I’m looking to see what sort of overall controls we have in the finance area and in compliance to see if there are things that we need to do to really do a stronger job in those areas.
Should we expect any more resignations from the agency’s executive leadership?
Not that I’m aware of.
When do you expect to appoint a new deputy commissioner and state Medicaid director? (Both resigned a couple of weeks ago.)
Obviously, we’ll have to get those positions posted as soon as possible, and then we’re going to cast a wide net for potential candidates. We want to make sure that’s a good process, so it will take as long as it takes to make sure it’s a high-quality process. But we hope to complete it in a timely fashion and hopefully within that 90 days we talked about.
Splitting up the agency — you have said you are open to it. Can you talk more about which parts you could see breaking off?
Well, the one that’s been mentioned the most by different people is the possibility of splitting off direct care and treatment. So I’m considering that, taking a look at it, asking questions about it. It’s the one that would be sort of the cleanest break from the rest of the department. But we aren’t working on splitting it, we’re just having the conversation.
How many agencies do you think could come out of a potential split?
Don’t know. Don’t even know if we’re going to split. One of the things that I’m learning as I maneuver through the department and get to know people is the lots of functions that are cross-departmental. And I’m looking at what we would lose if we split them off as well, and I’m also concerned about the cost of having separate departments.
What is the status of the investigation into Inspector General Carolyn Ham? (Ham was put on paid leave March 18 while the agency investigated a complaint against her. In July — after she had already been paid more than $42,000 to sit at home — Ham said the investigation had yet to start. She has since been temporarily reassigned and put back to work while the investigation continues.)
Ongoing, and we’ll let you know when it’s complete. I’m also hoping that that will be complete in that 90 days we’ve been talking about.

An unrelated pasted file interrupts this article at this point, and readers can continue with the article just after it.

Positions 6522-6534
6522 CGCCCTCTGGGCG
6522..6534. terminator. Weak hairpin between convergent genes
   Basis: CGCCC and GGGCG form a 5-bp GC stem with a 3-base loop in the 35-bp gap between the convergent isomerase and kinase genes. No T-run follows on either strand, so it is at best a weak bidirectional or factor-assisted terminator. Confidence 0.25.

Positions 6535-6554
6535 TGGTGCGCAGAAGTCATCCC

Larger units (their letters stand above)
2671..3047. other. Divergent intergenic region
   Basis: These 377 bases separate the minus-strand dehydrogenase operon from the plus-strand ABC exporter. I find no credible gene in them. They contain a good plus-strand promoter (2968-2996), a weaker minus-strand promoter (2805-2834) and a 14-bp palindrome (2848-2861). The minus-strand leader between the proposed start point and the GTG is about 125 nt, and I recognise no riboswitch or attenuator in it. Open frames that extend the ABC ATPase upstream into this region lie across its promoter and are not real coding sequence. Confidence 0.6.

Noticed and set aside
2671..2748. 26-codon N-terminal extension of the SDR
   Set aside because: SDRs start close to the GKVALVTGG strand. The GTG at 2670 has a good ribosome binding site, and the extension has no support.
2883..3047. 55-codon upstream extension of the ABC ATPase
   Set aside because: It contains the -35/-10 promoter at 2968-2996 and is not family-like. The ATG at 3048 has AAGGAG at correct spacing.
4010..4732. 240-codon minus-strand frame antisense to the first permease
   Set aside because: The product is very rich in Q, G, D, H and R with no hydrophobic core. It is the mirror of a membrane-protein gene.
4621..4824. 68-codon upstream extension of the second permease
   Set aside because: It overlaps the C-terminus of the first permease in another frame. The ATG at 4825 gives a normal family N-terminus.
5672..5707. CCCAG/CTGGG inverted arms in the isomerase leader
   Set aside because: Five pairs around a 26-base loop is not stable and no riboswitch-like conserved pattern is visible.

What is your plan to restore trust with the Legislature?
I’m meeting with legislators. We have quite a few meetings in the next several weeks. And (I’m) eager to talk with them individually after the hearing and see what’s on people’s minds and how we can do a better job of communicating and being transparent with them. It’s an ongoing relationship-building process.
There have been concerns of retaliation against whistleblowers within DHS in the past. What type of workplace environment do you want to create at DHS?
Of course, we’re looking for an atmosphere of trust and … one where people are kind to each other and looking for the best in each other and continuing to stay committed to why they came to work at the department. I’ve been asking a lot of people since I came, ‘Why did you come to work at the Department of Human Services?’ And let’s keep that in front of us every day and see what we can do to work together to keep that top of mind.
The department has been under a lot of pressure between changes in the top leadership and some of the issues that have arisen, but also from the constant press coverage. And so, (I’m) hoping that we can reduce that pressure so people can get back to their great work together.
What has surprised you the most about this job so far?
The same thing that surprised me when I left Medtronic to go to LSS. It’s surprising how different it isn’t. People are people. Organizations are organizations, and some of the concerns that come up are similar across different kinds of organizations. Obviously, we’re in a different context here with a very public constituency, but in a lot of ways the organizational dynamics are not that different.